This is a source for analysis, interviews, and commentary on security in Latin America. Herein you will find rumors, the results of off the record interviews, and information you'll not find in international or United States news media.

Friday, February 20, 2009

Finally Serious about Militias in Rio de Janeiro

Earlier this week, the Rio de Janeiro state government created a specific group of lawyers to combat organized crime. This is a first. In the past, the judiciary in Rio has taken a back seat to the Military and Civil police, as well as the infamous Batalion of Special Operations, recently made popular by the move, Tropa de Elite (Elite Squad).

There will be five prosecutors assigned only to cases involving organized crime AND militias. This is an important point.

Militias in Rio de Janeiro have been around since 2000, but only recently have they received any attention from the state security apparatus. A inquiry committee last year found that at leat 225 people should be indicted for their involvement in the city's militia groups.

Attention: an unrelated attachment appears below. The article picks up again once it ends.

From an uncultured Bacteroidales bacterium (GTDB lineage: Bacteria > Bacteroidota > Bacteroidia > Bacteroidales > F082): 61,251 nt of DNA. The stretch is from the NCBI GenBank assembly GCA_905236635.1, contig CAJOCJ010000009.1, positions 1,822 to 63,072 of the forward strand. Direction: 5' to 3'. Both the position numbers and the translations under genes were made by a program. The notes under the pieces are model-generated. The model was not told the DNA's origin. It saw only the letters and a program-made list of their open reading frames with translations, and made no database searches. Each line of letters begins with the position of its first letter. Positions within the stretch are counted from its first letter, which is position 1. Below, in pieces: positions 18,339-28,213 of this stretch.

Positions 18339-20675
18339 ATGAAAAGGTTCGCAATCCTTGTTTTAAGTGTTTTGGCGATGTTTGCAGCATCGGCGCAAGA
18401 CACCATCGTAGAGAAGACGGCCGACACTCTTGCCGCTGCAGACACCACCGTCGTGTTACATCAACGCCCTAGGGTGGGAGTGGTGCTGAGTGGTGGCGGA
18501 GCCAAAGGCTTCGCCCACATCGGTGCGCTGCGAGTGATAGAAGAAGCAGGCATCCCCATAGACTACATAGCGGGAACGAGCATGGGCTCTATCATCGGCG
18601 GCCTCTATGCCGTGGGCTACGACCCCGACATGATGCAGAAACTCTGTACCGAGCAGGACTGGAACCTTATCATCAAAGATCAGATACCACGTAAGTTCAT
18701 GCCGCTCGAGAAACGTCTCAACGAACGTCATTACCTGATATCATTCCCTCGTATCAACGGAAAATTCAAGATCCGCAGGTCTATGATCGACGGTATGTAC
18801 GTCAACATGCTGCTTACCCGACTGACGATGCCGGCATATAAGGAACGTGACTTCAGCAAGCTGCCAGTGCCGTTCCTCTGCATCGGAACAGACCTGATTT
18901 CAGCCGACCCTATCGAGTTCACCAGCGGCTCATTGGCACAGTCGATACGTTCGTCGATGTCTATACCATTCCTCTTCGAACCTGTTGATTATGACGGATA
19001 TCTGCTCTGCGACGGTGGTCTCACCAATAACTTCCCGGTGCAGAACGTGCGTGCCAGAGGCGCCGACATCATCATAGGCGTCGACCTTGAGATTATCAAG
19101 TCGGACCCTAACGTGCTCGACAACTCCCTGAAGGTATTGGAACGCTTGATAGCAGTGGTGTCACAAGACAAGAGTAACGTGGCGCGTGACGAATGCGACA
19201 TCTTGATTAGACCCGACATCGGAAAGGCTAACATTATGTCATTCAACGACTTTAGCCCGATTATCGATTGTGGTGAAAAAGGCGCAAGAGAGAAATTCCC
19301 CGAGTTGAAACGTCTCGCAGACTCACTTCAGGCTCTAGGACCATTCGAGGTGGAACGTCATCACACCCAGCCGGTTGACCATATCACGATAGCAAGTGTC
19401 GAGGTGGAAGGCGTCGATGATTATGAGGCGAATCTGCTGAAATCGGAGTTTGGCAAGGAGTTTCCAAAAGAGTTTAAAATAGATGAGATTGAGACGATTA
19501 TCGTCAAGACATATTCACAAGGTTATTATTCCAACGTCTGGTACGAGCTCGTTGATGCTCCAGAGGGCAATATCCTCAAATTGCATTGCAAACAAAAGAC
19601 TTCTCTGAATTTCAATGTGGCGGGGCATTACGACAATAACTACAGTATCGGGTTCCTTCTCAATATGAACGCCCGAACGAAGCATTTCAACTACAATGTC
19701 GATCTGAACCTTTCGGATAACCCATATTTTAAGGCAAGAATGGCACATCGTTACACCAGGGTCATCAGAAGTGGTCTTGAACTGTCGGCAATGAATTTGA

The Justice League is the largest and well known militia. It operates in western Rio, and like many of the other militias, these guys are well organized, pay a salary to all its members, and makes money mostly from extortion, calling it a "protection fee". Protection from the drug gangs, that is.

These guys also extort small business owners who operate in Rio's informal economy - mostly street vendors. They also sell illegal cable TV connections - TV a gato in Portuguese - and operate an illegal propane tank service. Many people in RIo use propane tanks to fire their stoves.

Militias control nearly 200 separate communities in Rio, and while many people don't like having them around, they can't complain. When the militias come into town, the drug trade is completely removed from the community. Militias were initially formed to operate outside the law when targeting drug traffickers in Rio.

This is part of the reason why the government took so long to target them head on. People down here consider that the militias are the lesser of two evils. But the development of a state level prosecution team to focus on organized crime and militias is a step in the right direction. The government should work to control these pockets of urban turf, whether they're owned by drug traffickers or militias.

It's refreshing to see that Rio is doing something... Finally...

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